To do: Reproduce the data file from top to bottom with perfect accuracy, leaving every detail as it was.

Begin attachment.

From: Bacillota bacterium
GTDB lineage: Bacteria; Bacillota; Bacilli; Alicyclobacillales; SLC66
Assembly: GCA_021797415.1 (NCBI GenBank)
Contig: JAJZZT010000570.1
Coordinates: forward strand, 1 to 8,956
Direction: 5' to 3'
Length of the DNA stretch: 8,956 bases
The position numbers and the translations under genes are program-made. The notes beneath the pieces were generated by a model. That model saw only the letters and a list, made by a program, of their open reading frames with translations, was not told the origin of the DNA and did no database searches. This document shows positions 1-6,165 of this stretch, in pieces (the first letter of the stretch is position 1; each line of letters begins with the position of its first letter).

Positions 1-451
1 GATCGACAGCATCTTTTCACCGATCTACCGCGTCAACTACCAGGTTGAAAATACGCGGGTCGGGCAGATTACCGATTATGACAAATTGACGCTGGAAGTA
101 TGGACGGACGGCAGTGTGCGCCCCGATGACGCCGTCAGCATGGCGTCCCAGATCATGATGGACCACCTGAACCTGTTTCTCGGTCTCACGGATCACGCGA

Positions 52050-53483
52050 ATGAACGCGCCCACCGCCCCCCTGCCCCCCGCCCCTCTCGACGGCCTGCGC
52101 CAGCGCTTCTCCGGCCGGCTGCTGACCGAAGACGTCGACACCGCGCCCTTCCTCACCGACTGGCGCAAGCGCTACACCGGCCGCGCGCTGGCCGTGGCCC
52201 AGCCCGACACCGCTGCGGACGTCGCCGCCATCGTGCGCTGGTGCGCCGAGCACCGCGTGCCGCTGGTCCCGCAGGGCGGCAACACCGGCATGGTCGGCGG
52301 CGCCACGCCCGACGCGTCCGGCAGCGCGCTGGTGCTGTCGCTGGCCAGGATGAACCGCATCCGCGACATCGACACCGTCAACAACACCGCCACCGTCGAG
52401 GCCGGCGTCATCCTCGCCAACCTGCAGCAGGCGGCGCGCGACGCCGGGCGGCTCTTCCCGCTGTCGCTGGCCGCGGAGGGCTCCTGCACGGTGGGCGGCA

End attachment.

From: Bacillota bacterium
GTDB lineage: Bacteria; Bacillota; Bacilli; Alicyclobacillales; SLC66
Assembly: GCA_021797415.1 (NCBI GenBank)
Contig: JAJZZT010000570.1
Coordinates: forward strand, 1 to 8,956
Direction: 5' to 3'
Length of the DNA stretch: 8,956 bases
The position numbers and the translations under genes are program-made. The notes beneath the pieces were generated by a model. That model saw only the letters and a list, made by a program, of their open reading frames with translations, was not told the origin of the DNA and did no database searches. This document shows positions 1-6,165 of this stretch, in pieces (the first letter of the stretch is position 1; each line of letters begins with the position of its first letter).

Positions 1-451
1 GATCGACAGCATCTTTTCACCGATCTACCGCGTCAACTACCAGGTTGAAAATACGCGGGTCGGGCAGATTACCGATTATGACAAATTGACGCTGGAAGTA
101 TGGACGGACGGCAGTGTGCGCCCCGATGACGCCGTCAGCATGGCGTCCCAGATCATGATGGACCACCTGAACCTGTTTCTCGGTCTCACGGATCACGCGA

Positions 52050-53483
52050 ATGAACGCGCCCACCGCCCCCCTGCCCCCCGCCCCTCTCGACGGCCTGCGC
52101 CAGCGCTTCTCCGGCCGGCTGCTGACCGAAGACGTCGACACCGCGCCCTTCCTCACCGACTGGCGCAAGCGCTACACCGGCCGCGCGCTGGCCGTGGCCC
52201 AGCCCGACACCGCTGCGGACGTCGCCGCCATCGTGCGCTGGTGCGCCGAGCACCGCGTGCCGCTGGTCCCGCAGGGCGGCAACACCGGCATGGTCGGCGG
52301 CGCCACGCCCGACGCGTCCGGCAGCGCGCTGGTGCTGTCGCTGGCCAGGATGAACCGCATCCGCGACATCGACACCGTCAACAACACCGCCACCGTCGAG
52401 GCCGGCGTCATCCTCGCCAACCTGCAGCAGGCGGCGCGCGACGCCGGGCGGCTCTTCCCGCTGTCGCTGGCCGCGGAGGGCTCCTGCACGGTGGGCGGCA